No billboards. No brochure. No web site or Twitter feed. We had to do some sleuthing to track down Pando, the 106-acre aspen grove that ranks among the oldest and biggest living things on Earth.
Pando, aka the Trembling Giant, was discovered in 1968 on the southwest shore of Utah’s Fish Lake. It’s been rediscovered regularly by the press ever since. The Utah Office of Tourism doesn’t seem to have noticed. Probably it’s just as well.
The grove is a clonal colony of hundreds of trees with identical genetic markers. Scientists say the hundreds of trees in the grove share a single root system. The 80,000-year-old mass of root and timber weighs an estimated 6 million kilograms. Presumably less after shedding its leaves in the fall.
MontaraManDan found helpful directions to the remote grove and a neighboring trail in an article by Erin Alberty, a Pulitzer Prize winning reporter for The Salt Lake Tribune. She won a Pulitzer for coverage of a campus sexual assault but also writes pretty fine outdoors copy. The Geek found helpful directions to Pando using Google Maps. That’s why we call her The Geek.
The grove is bisected by Utah State Route 25, about 6 miles northeast of its intersection with State Route 24. Tiny highway signs call out the beginning and end of the grove. But the big giveaway is the fence recently installed by the USDA Forest Service to keep marauding deer from feeding on saplings.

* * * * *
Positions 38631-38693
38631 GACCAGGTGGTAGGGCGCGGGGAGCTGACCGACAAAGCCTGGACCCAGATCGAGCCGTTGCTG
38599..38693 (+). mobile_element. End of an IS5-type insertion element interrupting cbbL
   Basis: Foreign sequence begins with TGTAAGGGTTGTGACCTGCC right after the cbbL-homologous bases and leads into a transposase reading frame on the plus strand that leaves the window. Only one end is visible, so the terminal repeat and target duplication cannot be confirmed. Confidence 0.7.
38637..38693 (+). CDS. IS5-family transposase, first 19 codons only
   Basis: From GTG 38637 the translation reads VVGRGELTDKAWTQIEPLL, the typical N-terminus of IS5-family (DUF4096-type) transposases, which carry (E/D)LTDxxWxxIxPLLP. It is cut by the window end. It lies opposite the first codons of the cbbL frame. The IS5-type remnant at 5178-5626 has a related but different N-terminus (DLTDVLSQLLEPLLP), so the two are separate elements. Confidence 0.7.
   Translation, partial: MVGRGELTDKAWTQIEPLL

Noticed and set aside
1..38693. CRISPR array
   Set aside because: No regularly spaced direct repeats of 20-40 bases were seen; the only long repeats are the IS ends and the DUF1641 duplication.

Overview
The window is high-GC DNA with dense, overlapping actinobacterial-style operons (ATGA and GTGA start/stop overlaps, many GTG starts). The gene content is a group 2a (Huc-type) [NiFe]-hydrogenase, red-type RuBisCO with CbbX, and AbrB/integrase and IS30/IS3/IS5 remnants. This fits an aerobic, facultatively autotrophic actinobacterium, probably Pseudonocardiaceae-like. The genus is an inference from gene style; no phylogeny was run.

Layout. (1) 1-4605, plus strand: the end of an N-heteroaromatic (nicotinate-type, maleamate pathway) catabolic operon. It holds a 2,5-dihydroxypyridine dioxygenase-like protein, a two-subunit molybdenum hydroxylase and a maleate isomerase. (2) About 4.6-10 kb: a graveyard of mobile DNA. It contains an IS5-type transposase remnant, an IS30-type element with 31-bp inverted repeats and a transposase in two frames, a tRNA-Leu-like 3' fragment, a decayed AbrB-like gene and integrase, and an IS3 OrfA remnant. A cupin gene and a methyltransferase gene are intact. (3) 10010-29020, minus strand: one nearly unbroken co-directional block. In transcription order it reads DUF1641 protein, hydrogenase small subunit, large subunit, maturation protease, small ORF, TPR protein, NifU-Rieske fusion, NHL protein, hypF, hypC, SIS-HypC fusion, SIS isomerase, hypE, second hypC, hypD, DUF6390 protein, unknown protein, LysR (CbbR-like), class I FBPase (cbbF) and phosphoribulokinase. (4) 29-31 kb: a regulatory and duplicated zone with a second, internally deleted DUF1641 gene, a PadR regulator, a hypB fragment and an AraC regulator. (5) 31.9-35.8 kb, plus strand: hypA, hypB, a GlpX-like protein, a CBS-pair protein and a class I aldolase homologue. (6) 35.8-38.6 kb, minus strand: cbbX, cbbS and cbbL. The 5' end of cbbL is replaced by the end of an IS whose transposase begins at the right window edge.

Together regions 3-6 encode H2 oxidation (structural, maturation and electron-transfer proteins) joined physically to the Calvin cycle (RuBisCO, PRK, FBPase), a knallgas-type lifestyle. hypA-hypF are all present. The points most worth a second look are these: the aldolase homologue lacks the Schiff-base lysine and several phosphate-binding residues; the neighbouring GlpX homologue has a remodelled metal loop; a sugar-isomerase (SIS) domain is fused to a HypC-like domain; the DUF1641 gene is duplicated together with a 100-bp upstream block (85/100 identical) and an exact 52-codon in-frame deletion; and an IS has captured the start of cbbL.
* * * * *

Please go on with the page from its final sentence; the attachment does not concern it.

You see, Pando is sick and may be dying. There are a number of theories as to why. The Forest Service hopes the deer fence will help. MontaraManDan speculated idly and without evidence that perhaps the highway running across the edge of the grove wasn’t particularly helpful. A thought.
We parked at the top of a rough dirt road – too rough for our low-slung roadster – that leads to a parking circle at the lake. We found a gate leading into the grove a half mile down the road just off the car park. Two-legged visitors are welcome, so we walked on in.
The grove, which has individual trees up to 200 years old, looks a little ragged, with lots of clearings littered with brush but few younger trees. We saw a handful of trees blackened by aspen trunk rot, a fungal disease that also may be contributing to Pando’s ill health. Fall had barely arrived in the grove.
After contemplating the age, size and sheer awesomeness of Pando, we turned our attention to the Trembling Giant’s neighbors.
Thicker and more orderly, the neighboring groves already sported their orange-yellow fall palate, back-lit leaves shimmering in the afternoon sunlight.
At Erin’s suggestion, we walked south toward the lake and picked up the Lakeshore National Recreation Trail.
The trail makes a 15-mile circle around the lake, but we decided to limit our afternoon hike to a 4-mile round trip from the marsh at the south end of Fish Lake through woods of aspen and fir to the top of Mytoge Mountain and back.
After a time we began to doubt the intrepid Salt Lake Tribune reporter’s counsel, as the trail clung doggedly to the lake shore. Fake news? Nah. The trail eventually makes the 600-foot ascent up a rocky series of switchbacks. It even comes equipped with a pair of strategically placed benches for views and breaks.
We neglected to come equipped with our trekking poles, but MontaraManDan fashioned a couple of right-sized branches from the deadfall along the trail to keep us upright and free of twisted ankles.
You can find prettier aspen groves, taller mountains and bluer lakes in the Utah wilderness. But you won’t find anything quite like Pando. Can’t find Pando? Remember, Google Maps is your friend.
This post is the third in a series about our adventures on a 6,000-mile road trip across the American West in Fall 2019.